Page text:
Interviewing People with Disabilities
When interviewing a person with a disability, relax! Conduct your interview as you would with anyone. Be clear and candid in your questioning and ask for clarification of terms or issues when necessary. Be upfront about deadlines, the focus of your story, and when and where it will appear.
- Shake hands when introduced to someone with a disability. People with limited hand use or artificial limbs do shake hands.
- Speak directly to people with disabilities, not through their companions.
- Don’t be embarrassed using such phrases as “See you soon,” “Walk this way” or “Got to run.” These are common expressions, and are unlikely to offend.
- If you offer to help, wait until the offer is accepted.
- Consider the needs of people with disabilities when planning events.
- Conduct interviews in a manner that emphasizes abilities, achievements and individual qualities.
- Don’t emphasize differences by putting people with disabilities on a pedestal.
When Interviewing People with Hearing Disabilities...
- Attract the person’s attention by tapping on his or her shoulder or waving.
- If you are interviewing someone with a partial hearing loss, ask where it would be most comfortable for you to sit.
- If the person is lip-reading, look directly at him/her and speak slowly and clearly. Do not exaggerate lip movements or shout. Do speak expressively, as facial expressions, gestures and body movements will help him/her understand you.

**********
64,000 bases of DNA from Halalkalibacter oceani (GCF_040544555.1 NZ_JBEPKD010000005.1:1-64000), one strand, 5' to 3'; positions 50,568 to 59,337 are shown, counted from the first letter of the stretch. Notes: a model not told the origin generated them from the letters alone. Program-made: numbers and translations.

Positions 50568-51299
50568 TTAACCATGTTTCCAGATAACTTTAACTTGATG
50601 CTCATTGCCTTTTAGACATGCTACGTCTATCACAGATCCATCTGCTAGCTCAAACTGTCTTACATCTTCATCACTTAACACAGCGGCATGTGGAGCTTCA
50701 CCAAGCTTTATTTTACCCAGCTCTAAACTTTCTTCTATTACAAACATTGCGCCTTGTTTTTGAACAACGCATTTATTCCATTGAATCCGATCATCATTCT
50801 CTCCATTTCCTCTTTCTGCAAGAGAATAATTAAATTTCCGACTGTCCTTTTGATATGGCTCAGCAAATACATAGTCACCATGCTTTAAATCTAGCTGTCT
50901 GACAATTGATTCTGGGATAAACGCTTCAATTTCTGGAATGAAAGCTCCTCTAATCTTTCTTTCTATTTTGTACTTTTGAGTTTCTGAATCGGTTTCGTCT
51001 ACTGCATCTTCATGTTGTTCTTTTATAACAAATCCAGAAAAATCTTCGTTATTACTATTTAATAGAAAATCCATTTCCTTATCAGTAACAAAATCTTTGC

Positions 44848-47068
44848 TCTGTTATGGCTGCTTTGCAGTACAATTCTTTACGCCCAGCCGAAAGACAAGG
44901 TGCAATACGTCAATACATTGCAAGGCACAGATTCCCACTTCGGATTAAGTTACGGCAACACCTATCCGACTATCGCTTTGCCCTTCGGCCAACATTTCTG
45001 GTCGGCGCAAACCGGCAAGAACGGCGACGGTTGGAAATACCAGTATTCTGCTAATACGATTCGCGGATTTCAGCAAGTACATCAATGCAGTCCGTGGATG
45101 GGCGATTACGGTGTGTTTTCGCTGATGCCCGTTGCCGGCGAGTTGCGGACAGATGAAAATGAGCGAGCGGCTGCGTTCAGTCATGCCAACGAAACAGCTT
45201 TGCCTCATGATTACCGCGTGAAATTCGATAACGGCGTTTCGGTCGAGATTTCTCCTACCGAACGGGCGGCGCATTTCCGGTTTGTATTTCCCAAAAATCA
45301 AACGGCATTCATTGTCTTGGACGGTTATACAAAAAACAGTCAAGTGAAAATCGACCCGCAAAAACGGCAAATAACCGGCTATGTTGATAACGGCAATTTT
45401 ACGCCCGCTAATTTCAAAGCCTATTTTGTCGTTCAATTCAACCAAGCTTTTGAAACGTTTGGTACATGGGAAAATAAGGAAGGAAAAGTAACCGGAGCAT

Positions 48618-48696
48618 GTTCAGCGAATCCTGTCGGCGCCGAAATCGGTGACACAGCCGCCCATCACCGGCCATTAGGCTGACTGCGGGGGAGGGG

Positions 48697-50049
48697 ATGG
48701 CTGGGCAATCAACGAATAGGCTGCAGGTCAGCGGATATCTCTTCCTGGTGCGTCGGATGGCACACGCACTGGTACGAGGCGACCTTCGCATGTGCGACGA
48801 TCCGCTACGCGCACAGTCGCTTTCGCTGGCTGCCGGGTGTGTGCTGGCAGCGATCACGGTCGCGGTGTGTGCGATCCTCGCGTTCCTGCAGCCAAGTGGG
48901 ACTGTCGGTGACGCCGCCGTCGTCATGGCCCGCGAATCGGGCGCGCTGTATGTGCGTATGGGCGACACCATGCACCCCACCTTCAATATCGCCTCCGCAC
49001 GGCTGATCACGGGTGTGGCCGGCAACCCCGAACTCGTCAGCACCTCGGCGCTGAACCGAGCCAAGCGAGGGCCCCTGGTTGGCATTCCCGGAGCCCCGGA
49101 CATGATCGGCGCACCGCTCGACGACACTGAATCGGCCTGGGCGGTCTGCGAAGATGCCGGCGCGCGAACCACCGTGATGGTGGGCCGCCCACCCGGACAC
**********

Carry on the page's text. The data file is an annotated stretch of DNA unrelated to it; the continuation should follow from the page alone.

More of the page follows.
- Position yourself facing the light source and keep hands and food away from your mouth when speaking.
When Interviewing People with Vision Disabilities...
- Always identify yourself and anyone else who might be present.
- When offering a handshake, say, “shall we shake hands?”
- When offering seating, place the person’s hand on the back or arm of the seat.
- Let the person know if you move or need to end the conversation.
When Interviewing People with Speech Disabilities...
- Ask short questions that require short answers when possible.
- Do not feign understanding. Try rephrasing your questions, if necessary.
When Interviewing People Using a Wheelchair or Crutches...
- Do not lean on a person’s wheelchair. The chair is a part of his/her body space.
- Sit or kneel to place yourself at eye level with the person you are interviewing.
- Make sure the interview site is accessible. Check for:
- Reserved parking for people with disabilities
- A ramp or step-free entrance
- Accessible restrooms
- An elevator if the interview is not on the first floor
- Water fountains and telephones low enough for wheelchair use
Be sure to notify the interviewee if there are problems with the location. Discuss what to do and make alternate plans.